Stephen Curry and De’Aaron Fox’s Warriors-Kings matchup creates an instant classic and elevates the series to a new level.

Fox quickly creates his own mythology while Curry quickly adds to his

SACRAMENTO — People frequently compare back-and-forth sporting contests to heavyweight boxing battles, when each behemoth alternately knocks the other down before the foe responds with their own round of damage. Even so, it doesn’t really describe how stressful and draining Game 4 of the Golden State Warriors vs. Sacramento Kings was on Sunday.

After the game, Kings coach Mike Brown remarked, “What a game. What a game to watch, if I were a fan.

The pirate ship ride at every theme park or regional fair is probably the closest analog. After you fasten your seatbelt, the ship begins to shake slowly in both directions as momentum builds, much to how Game 4’s first half had 14 lead changes and six ties. Then things start to pick up, the wooden ship swinging so high to one side that you are forced to urgently clutch to the crossbar with your white-knuckled, sweating hands out of fear of falling out of your seat. Like when the Warriors exploded for a 10-point lead in the third quarter, capping it with a beautiful corner 3-pointer from Klay Thompson.

However, you realize that things must finally give in to gravity and swing the opposite way once you hit the apex on one side. The Kings quickly retook the lead early in the fourth quarter with a 15-4 run that lasted less than three minutes. The events that followed are only comparable to the pirate ship entirely losing control and careening down the street while its passengers and bystanders shrieked in a mixture of dread and delight.

Steve Kerr’s perhaps worst coach challenge in NBA history denied the Warriors any timeouts in the game’s closing two minutes. These mistakes frequently hit you in the rear, and with 42 seconds left Steph Curry—who has a basketball IQ on par with a genius—had a brief moment of poor judgment. He joined Chris Webber in doing so and received a technical foul for calling a timeout that his team didn’t have.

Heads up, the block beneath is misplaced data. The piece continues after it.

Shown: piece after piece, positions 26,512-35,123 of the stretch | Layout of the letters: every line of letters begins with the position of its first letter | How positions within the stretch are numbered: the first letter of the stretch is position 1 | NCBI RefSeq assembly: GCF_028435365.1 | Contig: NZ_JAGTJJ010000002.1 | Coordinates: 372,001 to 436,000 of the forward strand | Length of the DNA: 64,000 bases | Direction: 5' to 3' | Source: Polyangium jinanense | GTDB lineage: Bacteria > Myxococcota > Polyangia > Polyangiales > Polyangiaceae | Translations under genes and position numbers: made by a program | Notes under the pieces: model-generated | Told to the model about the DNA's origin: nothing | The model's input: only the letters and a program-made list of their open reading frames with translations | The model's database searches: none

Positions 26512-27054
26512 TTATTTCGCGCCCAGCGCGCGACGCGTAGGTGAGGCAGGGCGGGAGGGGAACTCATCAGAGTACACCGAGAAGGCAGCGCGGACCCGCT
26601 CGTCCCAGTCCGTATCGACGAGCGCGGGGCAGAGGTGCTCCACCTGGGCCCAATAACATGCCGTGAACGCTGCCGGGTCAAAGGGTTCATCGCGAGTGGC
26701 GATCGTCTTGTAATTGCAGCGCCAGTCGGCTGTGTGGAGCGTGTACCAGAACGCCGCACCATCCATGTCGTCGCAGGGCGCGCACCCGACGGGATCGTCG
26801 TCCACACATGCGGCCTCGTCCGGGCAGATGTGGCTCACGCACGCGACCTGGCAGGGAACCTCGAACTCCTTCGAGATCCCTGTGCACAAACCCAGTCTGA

The technical foul not only resulted in a free throw for Sacramento but also in a possession during which De’Aaron Fox made a pull-up 3-pointer to narrow the deficit to one point. With 10 seconds left, the Kings received the ball back after Curry missed his jumper on the opposite end, but Golden State managed to escape with an ugly but joyful victory thanks to Harrison Barnes’ final 3-point attempt that caromed off the rim.

All that counts is that they survived their escape from the pirate ship.

Warriors player Draymond Green remarked after the victory, “If this were a regular season game, you probably walk off and you’re a little upset and you’re like, man, should have never been this hard.” But it isn’t. Every game matters in the playoffs. You accept the victory and move on whether we manage to win it straight away and control the outcome or whether we have to struggle to win it, as we did tonight.

The game, and the series, went from excellent to epic thanks to Curry and Fox, who displayed their numerous otherworldly abilities in a fourth-quarter duel. The instant classic featured fantastic and timely performances up and down both squad, but the major characters—the stars that lifted the game, and the series, from great to epic—were Curry and Fox.

With nine minutes remaining in the game, the Kings quickly overcame a 10-point deficit to take a one-point lead. Curry then got to work, scoring seven of the Warriors’ next eight points to give them some breathing room. His first field goal was a straight-line drive layup that exuded alpha intensity and gave the Warriors an advantage they would never lose. His first shot was the epitome of tenacity.